Pleurodesis needs more research into patient outcomes, study finds

22 Jan 2018 by under Research/Treatment

upper body 944557 960 720 100x100 Pleurodesis needs more research into patient outcomes, study findsFluid buildup in the chest cavity is a common symptom of mesothelioma. The excess fluid, known as pleural effusion, is linked to shortness of breath, greatly decreasing patient comfort as they fight the deadly cancer. Pleurodesis, a procedure to prevent the future accumulation of fluid, is often used as a treatment method, but a new study highlights how the risks associated with the procedure are not as well-known as popularity of the procedure would suggest.

Scientists at Mount Sinai Medical School “combed through medical literature for studies demonstrating mesothelioma survival” and didn’t have much luck, according to Surviving Mesothelioma. During pleurodesis, Doxycycline or talc powder is placed between chest layers to cause irritation and swelling in hopes getting the lung to stick to the chest wall, eliminating the space for fluid to collect, the University of Wisconsin Madison explains. This can either be performed in a patient’s room or during surgery and involves a chest tube staying in place for at least 48 hours.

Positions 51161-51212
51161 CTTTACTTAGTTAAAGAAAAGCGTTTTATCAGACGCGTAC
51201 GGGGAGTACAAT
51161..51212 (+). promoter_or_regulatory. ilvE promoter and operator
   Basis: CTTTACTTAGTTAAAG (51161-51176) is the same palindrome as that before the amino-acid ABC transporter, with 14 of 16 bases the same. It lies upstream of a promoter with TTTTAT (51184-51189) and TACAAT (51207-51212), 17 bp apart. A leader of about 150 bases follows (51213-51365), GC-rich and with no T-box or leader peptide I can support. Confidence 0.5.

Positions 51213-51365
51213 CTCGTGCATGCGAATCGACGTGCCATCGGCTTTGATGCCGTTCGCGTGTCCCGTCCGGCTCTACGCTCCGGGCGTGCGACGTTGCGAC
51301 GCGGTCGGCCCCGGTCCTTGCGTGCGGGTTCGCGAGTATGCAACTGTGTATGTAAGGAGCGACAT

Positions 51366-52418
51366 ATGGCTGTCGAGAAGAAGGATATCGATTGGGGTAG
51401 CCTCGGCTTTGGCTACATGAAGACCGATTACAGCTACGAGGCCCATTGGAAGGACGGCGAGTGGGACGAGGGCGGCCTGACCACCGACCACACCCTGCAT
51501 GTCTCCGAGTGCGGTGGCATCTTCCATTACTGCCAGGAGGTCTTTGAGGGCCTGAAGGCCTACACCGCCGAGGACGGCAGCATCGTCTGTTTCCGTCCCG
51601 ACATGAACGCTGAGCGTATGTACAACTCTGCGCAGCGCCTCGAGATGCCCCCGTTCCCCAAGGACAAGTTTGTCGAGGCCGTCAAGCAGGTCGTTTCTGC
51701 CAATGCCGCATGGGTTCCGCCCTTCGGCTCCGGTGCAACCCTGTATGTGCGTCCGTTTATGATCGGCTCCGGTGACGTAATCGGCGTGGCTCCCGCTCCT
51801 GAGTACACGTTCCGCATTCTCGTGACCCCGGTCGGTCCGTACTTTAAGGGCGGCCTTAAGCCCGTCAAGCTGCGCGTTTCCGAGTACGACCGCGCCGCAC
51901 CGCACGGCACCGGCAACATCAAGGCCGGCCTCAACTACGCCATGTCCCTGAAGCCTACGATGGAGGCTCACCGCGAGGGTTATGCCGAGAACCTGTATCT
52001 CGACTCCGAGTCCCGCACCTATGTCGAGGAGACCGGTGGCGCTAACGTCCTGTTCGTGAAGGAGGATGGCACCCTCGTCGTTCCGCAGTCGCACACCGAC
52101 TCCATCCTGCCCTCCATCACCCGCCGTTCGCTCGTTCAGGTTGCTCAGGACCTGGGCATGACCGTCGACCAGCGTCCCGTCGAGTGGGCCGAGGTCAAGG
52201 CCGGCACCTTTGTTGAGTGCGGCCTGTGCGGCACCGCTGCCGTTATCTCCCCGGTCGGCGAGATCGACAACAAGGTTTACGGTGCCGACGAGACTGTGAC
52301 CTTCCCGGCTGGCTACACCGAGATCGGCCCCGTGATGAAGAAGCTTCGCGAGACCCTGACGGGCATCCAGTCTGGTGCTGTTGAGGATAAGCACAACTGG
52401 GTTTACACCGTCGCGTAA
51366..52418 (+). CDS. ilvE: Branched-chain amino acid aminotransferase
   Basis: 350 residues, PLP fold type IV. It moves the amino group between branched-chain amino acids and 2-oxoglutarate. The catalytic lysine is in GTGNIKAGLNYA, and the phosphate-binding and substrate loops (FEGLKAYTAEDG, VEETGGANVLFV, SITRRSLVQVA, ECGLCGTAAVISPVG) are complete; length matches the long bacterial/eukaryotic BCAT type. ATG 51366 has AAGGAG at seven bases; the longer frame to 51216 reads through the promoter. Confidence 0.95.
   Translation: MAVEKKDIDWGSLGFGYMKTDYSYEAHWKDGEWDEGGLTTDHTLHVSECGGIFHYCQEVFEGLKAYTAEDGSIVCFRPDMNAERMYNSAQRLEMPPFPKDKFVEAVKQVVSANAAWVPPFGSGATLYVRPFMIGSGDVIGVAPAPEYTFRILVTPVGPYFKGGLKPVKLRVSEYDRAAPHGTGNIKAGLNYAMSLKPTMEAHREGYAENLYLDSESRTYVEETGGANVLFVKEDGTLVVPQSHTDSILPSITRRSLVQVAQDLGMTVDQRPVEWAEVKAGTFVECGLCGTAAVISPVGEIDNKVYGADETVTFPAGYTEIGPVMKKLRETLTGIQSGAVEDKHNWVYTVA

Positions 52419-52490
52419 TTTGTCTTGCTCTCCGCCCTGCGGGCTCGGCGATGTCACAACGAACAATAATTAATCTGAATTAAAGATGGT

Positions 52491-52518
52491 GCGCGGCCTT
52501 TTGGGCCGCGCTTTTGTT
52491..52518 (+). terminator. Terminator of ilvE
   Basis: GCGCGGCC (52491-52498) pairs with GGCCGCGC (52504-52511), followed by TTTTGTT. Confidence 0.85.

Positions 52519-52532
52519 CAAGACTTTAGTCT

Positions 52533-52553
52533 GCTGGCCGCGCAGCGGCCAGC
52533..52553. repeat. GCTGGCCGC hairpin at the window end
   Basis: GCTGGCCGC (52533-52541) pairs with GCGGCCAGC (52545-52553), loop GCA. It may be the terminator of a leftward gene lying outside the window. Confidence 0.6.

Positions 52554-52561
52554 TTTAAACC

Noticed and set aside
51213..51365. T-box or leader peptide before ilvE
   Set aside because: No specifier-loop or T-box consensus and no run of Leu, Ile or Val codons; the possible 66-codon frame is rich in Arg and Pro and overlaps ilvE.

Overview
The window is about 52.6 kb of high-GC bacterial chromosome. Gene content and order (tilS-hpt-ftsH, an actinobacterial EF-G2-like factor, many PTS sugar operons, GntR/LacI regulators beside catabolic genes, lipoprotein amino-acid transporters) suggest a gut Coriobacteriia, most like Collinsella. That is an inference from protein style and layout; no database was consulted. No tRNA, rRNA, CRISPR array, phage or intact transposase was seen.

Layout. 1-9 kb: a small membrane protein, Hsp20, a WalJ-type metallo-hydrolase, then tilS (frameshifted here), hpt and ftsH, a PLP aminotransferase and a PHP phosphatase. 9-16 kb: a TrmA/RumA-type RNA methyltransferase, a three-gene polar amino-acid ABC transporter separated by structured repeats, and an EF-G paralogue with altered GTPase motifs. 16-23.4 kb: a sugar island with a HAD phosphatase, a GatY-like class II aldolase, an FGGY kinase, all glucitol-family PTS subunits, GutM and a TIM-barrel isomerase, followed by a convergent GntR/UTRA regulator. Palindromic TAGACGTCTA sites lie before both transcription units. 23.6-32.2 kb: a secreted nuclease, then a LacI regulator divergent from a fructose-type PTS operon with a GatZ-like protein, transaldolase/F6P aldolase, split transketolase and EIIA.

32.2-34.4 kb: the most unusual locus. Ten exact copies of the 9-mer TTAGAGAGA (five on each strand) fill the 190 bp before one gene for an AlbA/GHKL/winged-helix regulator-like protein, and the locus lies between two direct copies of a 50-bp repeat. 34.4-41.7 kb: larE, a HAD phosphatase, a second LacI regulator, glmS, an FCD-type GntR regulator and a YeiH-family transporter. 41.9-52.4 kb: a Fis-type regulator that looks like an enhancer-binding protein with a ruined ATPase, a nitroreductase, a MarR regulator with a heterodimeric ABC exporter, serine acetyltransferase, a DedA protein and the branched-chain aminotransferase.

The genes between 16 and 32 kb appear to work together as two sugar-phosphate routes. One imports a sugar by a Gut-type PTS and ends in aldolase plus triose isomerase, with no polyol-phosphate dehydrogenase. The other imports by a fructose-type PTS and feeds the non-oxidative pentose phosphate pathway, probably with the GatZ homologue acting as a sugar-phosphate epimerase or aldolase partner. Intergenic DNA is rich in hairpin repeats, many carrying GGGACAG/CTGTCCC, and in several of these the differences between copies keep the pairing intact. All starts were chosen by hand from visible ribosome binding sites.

Researchers found insufficient literature on patient outcomes for pleurodesis using talc. The new study includes information from 49 other articles and found the mean survival was 14 months for pleurodesis compared to 17 pleurectomy with decortication (P/D) surgery and 24 for surgery. “This review shows that there is limited research on the survival rate after compared to surgery in the treatment of malignant pleural mesothelioma,” the study states. “A comparison study is necessary to accurately assess the best way to treat MPM patients, including assessment of the quality of life after treatment as an outcome measure.”

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